The demand for new food products containing specific functional and nutritional properties combined with the need for waste reduction have encouraged researches focusing the exploration of usage from waste generated by agribusiness systems, such as peach palm. The transformation of waste materials generated by food industries into high added-value products is possible, as demonstrated in this research, provided proper processing technology is used to minimizing the loss of its nutritional and/or functional properties, as well as to ensure food security of the product intended for human consumption.
The drying process for obtaining fibrous products is gaining attention and growing in the food industry because it is an important technique that, besides increasing the shelf-life of foods, offers differentiated food products to a select group of consumers, such as the product of this research with high content of dietary fiber (Table 1).
Based on the nutritional composition, the 'peach palm fibrous flour' constitutes a food product that has a high content (59.1 to 65.5 g 100 [g.sup.-1]) of dietary fiber (Table 1) and is similar to other alternative sources of fiber already suggested in previous research for consumption as food, such as 'corn bran' (ALESSI et al., 2003) and 'partially hydrolyzed cassava bagasse' (RAUPP et al., 2004a) and the 'heart of palm fibrous bran' (RAUPP et al., 2004b). Moreover, with a significant removal of carbohydrates, as suggested in this research, the 'peach palm fibrous flour' product may come to resemble the 'refined pulp apple' prepared by Raupp et al. (2000), at the proportion of fiber and total calories. Also, besides having a greater proportion of dietary fiber than the wheat bran (RAUPP et al., 2002, 2004a), a commonly consumed source, the 'peach palm fibrous flour' has the advantage of being less caloric.
The flour produced in this research can be used as an ingredient for food products formulated to increase dietary fiber, especially the insoluble fraction, since that the product is in accordance with the microbiological standards. It can also be used as a food supplement, a source of dietary fiber.
The promising results will benefit the peach palm agricultural industry if small farmers include a novelty food product as a source of fiber for human consumption in their small agribusiness, it will also help adding value to their production and marketing, while presenting a new fibrous food product to the consumer market.
The average yield (dry weight) of peach palm stem wastes in farinaceous products ('peach palm fibrous flours') was 129.8 g [kg.sup.-1]. The flours showed higher values for the total dietary fiber, 59.1 to 65.5 g 100 [g.sup.-1], almost entirely represented by insoluble fiber. The flours had a low proportion of calories, 96.1 to 101.1 kcal 100 [g.sup.-1] (408.2 to 429.5 kJ 100 [g.sup.-1]), compared to wheat bran (conventional source of dietary fiber).
The flour is recommended for use as an ingredient in formulated food products to enhance the content of the insoluble fiber. Also, it is recommended as a dietary supplement, as a source of insoluble fiber.
To Embrapa (SEG-Sistema Embrapa de Gestao, Macroprograma 2) for the financial support.
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Received on August 5, 2012.
Accepted on November 12, 2012.
License information: This is an open-access article distributed under the terms of the Creative Commons Attribution License, which permits unrestricted use, distribution, and reproduction in any medium, provided the original work is properly cited.
Cristiane Vieira Helm (1), Dorivaldo da Silva Raupp (2) * and Alvaro Figueredo dos Santos (1)
(1) Empresa Brasileira de Pesquisa Agropecuaria, Colombo, Parana, Brazil. (2) Laboratorio de Tecnologia de Alimentos, Departamento de Engenharia de Alimentos, Universidade Estadual de Ponta Grossa, Av. Gal. Carlos Cavalcanti, 4748, 84030-900, Ponta Grossa, Parana, Brazil. * Author for correspondence. E-mail: firstname.lastname@example.org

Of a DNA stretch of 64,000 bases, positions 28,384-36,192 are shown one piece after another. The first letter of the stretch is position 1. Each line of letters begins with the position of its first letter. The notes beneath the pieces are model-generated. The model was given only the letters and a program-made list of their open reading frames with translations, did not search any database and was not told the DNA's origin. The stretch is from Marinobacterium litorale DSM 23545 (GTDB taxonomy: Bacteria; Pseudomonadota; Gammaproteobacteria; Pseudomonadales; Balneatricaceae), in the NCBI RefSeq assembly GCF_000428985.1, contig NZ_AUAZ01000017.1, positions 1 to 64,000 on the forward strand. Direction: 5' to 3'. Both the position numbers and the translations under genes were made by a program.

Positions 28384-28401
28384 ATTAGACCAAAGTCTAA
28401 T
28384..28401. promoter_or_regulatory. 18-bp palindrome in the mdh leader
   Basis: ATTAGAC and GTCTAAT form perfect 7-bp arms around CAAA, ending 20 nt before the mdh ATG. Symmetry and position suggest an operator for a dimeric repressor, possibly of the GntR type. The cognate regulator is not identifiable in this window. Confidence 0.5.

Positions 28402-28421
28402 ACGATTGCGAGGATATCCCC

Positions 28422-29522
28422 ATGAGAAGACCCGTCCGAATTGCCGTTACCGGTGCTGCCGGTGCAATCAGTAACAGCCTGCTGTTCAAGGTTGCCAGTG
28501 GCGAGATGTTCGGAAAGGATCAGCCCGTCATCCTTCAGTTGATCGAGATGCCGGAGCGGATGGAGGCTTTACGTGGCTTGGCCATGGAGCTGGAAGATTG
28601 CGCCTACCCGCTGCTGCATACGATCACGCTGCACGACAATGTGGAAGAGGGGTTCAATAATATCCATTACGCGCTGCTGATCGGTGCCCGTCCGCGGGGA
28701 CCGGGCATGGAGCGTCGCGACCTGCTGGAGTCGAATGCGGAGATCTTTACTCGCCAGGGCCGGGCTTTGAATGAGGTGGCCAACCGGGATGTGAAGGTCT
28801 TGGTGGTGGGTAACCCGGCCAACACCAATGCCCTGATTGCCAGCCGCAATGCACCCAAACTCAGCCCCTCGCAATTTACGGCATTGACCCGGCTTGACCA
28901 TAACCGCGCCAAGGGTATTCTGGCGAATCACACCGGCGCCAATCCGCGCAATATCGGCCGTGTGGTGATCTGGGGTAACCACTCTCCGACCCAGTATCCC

Table 1. Nutritional composition (g 100 [g.sup.-1], m [m.sup.-1]) and calorific value (kcal 100 [g.sup.-1] and kJ 100 [g.sup.-1]) of peach palm fibrous flours. Component Flour 1 Flour 2 Flour 3 Water (as damp) 2.9 (0.16) 3.4 (0.07) 3.9 (0.25) Mineral (ash) 5.8 (0.16) 5.1 (0.01) 3.2 (0.05) Protein 6.3 (0.10) 6.3 (0.09) 4.4 (0.03) Total nitrogen 1.5 (nd) 1.9 (nd) 2.1 (nd) Non-protein nitrogen 0.5 (nd) 0.9 (nd) 1.4 (nd) Lipid 1.0 (0.01) 1.0 (0.01) 0.9 (0.02) Total dietary fiber 63.0 (0.4) 59.1 (0.2) 65.5 (1.0) Insoluble dietary fiber 59.3 (0.4) 55.4 (0.8) 60.8 (1.0) Soluble dietary fiber 3.7 (0.8) 3.7 (1.1) 4.7 (2.0) Total carbohydrate 17.1 (0.4) 23.0 (0.5) 21.1 (0.6) Reducing sugar 5.6 (0.5) 9.5 (0.1) 13.0 (0.3) Non-reducing sugar 7.3 (0.3) 7.6 (0.4) 4.5 (0.2) Starch 4.2 (0.3) 5.9 (0.5) 3.6 (0.6) Total sum 96.1 97.9 99.0 Total calories (kcal 100 [g.sup.-1]) 106.6 131.1 114.4 (kJ 100 [g.sup.-1]) 452.8 556.9 486.0 Component Flour 4 Water (as damp) 3.1 (0.19) Mineral (ash) 2.6 (0.02) Protein 1.9 (0.08) Total nitrogen 0.5 (nd) Non-protein nitrogen 0.2 (nd) Lipid 0.6 (0.01) Total dietary fiber 65.2 (2.2) Insoluble dietary fiber 60.6 (1.6) Soluble dietary fiber 4.6 (3.7) Total carbohydrate 27.8 (0.8) Reducing sugar 13.5 (0.7) Non-reducing sugar 5.8 (0.2) Starch 8.5 (0.3) Total sum 101.1 Total calories (kcal 100 [g.sup.-1]) 129.3 (kJ 100 [g.sup.-1]) 549.3 nd = non-determined Table 2. Mean proportion (g 100 [g.sup.-1]) of flours fractions. Fractions Flour 1 Flour 2 Mm (g) (g 100 [g.sup.-1]) (g) (g 100 [g.sup.-1]) Total 20.0 100.0 20.0 100.0 > 0.50 4.1 20.1 2.0 9.9 0.50-0.35 6.2 31.0 6.5 32.7 0.35-0.25 4.9 24.4 4.8 24.2 < 0.25 4.9 24.4 6.6 33.2 Fractions Flour 3 Flour 4 Mm (g) (g 100 [g.sup.-1]) (g) (g 100 [g.sup.-1]) Total 20.0 100.0 20.0 100.0 > 0.50 2.3 11.4 2.7 13.3 0.50-0.35 6.3 31.5 8.5 42.8 0.35-0.25 4.8 24.3 2.9 14.7 < 0.25 6.5 32.8 5.8 29.2 Table 3. Average values * of moisture (g 100 [g.sup.-1], w [w.sup.- 1]) of flour at different drying times. Flours [T.sub.0] [T.sub.1] [T.sub.2] [T.sub.3] 1 89.57 (0.08) 14.35 (0.45) 2.07 (0.19) 1.18 (0.07) 2 89.15 (0.26) 12.19 (0.66) 1.51 (0.17) 1.26 (0.13) 3 85.30 (0.32) 17.52 (0.63) 3.46 (0.00) 3.04 (0.02) 4 83.07 (1.26) 19.39 (0.00) 6.18 (0.03) 5.97 (0.01) Flours [T.sub.4] 1 2.94 (0.16) 2 3.41 (0.07) 3 3.93 (0.25) 4 3.06 (0.19) * In triplicate; T0, beginning of drying; T1, after 2h at 90[degrees]C; T2, after 2h at 80[degrees]C; T3, after 17h at 60[degrees]C; T4, after 64h at 60[degrees]C.